After Masada we travel a few miles up the road to Ein Gedi and then to Qumran.
Ein Gedi is a beautiful desert oasis, where David and his men often stayed after he fled from King Saul. In fact, it was in one of the caves around En Gedi that David chose not to murder King Saul. Not recognizing that David was hiding in side the cave, Saul entered the cave to relieve himself. We will have the chance to cool off by swimming in some of the beautiful spring pools and waterfalls located there
Our final stop of the day is Qumran. In Jesus' day, Qumran was a monastic-like community of radically conservative Jews known as Essenes. Convinced that the Jewish nation had completely gone astray from the worship of God, the Essences founded their own community in the Judean desert where they could more closely keep the Mosaic law and maintain remain ritually pure. They also believed that the end of time was at hand and that it would involve a battle between the "sons of light" and the "sons of darkness." The Essenes also appear to be the authors of the Dead Sea Scrolls that were discovered in 1947. While the Dead Sea Scrolls contain various documents about the beliefs of the Essences, they more importantly contain our oldest copies of the Hebrew Scriptures--dating back to around the year 300 B.C., over a thousand years earlier than all other copies of the Hebrew Scriptures. The caves where these scrolls were discovered can be seen in the distance when we visit Qumran.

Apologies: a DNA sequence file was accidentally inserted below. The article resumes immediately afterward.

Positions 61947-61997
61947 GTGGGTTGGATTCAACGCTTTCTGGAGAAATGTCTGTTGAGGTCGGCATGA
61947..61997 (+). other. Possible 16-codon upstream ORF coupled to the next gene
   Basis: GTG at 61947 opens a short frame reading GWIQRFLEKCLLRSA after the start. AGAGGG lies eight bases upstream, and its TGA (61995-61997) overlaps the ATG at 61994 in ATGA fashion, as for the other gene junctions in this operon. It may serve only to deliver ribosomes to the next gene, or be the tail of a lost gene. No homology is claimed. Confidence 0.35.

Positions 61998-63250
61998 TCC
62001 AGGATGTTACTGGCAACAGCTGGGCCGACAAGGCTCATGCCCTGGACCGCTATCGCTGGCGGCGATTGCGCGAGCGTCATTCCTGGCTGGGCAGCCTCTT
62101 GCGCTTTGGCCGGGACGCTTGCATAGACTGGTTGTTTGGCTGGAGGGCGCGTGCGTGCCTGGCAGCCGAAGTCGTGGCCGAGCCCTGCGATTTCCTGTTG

Dinner and Overnight at the Leonardo Hotel in Jerusalem